We continued to frame some innocent, legal 1x2 strips. We put them under a lot of pressure, but they didn't break:

Test fitting:

We cut the the bath side wall panel to match the ceiling curve and accommodate the styrofoam airbag actuator. This wall is maple.
We then glued the panel to the frame, and screwed the frame to the floor and ceiling, making sure that the door opening spacing was right.

Added the door header. 
There will be 2 12" wide doors. They will mount with piano hinges to the instrument wall and the driver wall. The current plan is to build them with very strong magnets in the frames that will hold the doors in position when closed

We cut the driver side wall panel to size, and screwed that to the frame. No glue on this side because it would be difficult to properly apply the glue and then clamp the panel. This wall is birch bead-board.

 Views with the door header installed:

Now to build the doors. Hopefully, they will be absolutely adoorable.

Sunday, August 21, 2016

Overhead? No, over sink

We built and installed the overhead compartment (minus door).
The frame is made from 1"x.5" maple strips.
I made 3 axis box joints for each corner.

We also made wall coverings for above the window, above the cabinet frame, and for the hollow floor in the cabinet.
The floor is hollow because we are mounting a surface mounted over-sink light on the cabinet bottom.

It's still way to early for drinking, but all those pieces are really getting shellacked.

Got it all mounted up:

The door still needs to be built. It will swing down on a piano hinge, and have magnetic latches to keep it closed.

A better view of the panels above the window"

Saturday, August 6, 2016

Sinking to new lows

It's been a while since the last post. We've been building the half bath's sink and cabinet, and enjoying getting interrupted by spending almost a couple of weeks trying to get the old stuck clutch out of my motorcycle.

Anyways, here's what we've gotten up to in Building Annie.

We took the panel previewed at the end of the last post, and mounted it:

Then we built a windowsill. First leveled out the sloped sidewall with a ripped 2x4. Glued and screwed to the frame.

Then made and mounted the maple sill.

We found a nice piece of melamine covered counter at a recycled building supply. Cut it to length. Dry fitting it:

It leaves a bunch of space behind the fridge. We decided that we could use it for a storage compartment, without screwing up adequate ventilation for the fridge compressor.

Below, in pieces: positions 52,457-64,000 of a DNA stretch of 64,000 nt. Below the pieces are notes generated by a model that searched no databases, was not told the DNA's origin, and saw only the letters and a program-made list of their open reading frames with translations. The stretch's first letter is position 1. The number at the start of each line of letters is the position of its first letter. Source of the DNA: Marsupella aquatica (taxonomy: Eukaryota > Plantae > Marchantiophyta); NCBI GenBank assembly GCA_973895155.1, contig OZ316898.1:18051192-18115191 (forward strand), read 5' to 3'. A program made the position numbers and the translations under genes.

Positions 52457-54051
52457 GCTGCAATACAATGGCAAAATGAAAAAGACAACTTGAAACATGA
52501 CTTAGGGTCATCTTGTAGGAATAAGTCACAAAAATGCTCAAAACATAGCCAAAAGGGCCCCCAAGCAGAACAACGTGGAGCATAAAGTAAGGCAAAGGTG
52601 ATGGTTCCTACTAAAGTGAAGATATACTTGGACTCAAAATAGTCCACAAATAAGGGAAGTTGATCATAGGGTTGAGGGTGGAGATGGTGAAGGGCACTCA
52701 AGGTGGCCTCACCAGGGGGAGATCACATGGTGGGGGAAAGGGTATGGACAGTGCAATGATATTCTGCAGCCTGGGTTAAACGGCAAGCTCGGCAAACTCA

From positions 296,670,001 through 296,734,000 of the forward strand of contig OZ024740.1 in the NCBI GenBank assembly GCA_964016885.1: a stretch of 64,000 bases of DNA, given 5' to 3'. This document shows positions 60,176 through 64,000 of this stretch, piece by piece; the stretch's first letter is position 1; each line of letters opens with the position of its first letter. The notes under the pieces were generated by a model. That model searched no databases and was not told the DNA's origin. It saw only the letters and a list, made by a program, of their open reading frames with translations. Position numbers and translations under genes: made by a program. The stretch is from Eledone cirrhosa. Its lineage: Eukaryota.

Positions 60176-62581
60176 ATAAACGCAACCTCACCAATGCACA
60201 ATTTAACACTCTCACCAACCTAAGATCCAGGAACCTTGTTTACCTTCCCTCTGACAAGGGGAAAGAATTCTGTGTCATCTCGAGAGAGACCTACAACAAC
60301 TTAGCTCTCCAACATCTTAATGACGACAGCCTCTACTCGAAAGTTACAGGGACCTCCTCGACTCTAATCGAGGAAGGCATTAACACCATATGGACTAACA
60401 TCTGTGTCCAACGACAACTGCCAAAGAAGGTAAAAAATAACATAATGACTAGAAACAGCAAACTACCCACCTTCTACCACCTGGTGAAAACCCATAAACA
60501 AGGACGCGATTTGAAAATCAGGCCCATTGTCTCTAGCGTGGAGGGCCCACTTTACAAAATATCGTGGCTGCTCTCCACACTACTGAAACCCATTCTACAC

Starting to fit pieces of this jigsaw:

With the curvy window frame and van wall, nothing was straight. It took an excessive amount of time to cut and build up the odd shaped box walls.
We made dato'd corner trim pieces, and glued stuff together.

I was getting really frustrated with the slow progress, and was beginning to not give a hoot.
Fortunately we have a friendly neighbor who did give the hoot I so desperately needed.

With courage restored, I finished up the compartment. Eventually I'll be putting shelves in there.

Next, we built the rear wall of the area under the sink/counter.
An important goal here is to allow everything to be disassembled if we ever need to remove the furnace. Since it sits under a weight bearing support for the fridge (necessary to minimize wasted space), it's not possible to pull the furnace straight out like the manual suggests. Instead, we'd have to remove it via the bathroom.

Then we built a cover for the furnace and the cabinet's kick panel.
The cabinet will have sliding doors.

We cut the holes in the counter for the sink and faucet.

We had a piece of material left after cutting the counter down to size. So, after mounting the sink, we turned that remnant into a sliding shelf. We also incorporated the upper glide for the cabinet doors

The shelf has a push/push magnetic latch and some foam weather stripping to keep it from rattling around.

Made a cabinet shelf:

And installed the counter.
The counter shelf is closed:

And is open.

Reinstalled the throne:

Finally, the chairperson of the aesthetics committee checked out and approved the new chair.

Next up, we will put a small overhead cabinet over the counter, build the wall behind the driver's seat, and build the bathroom doors.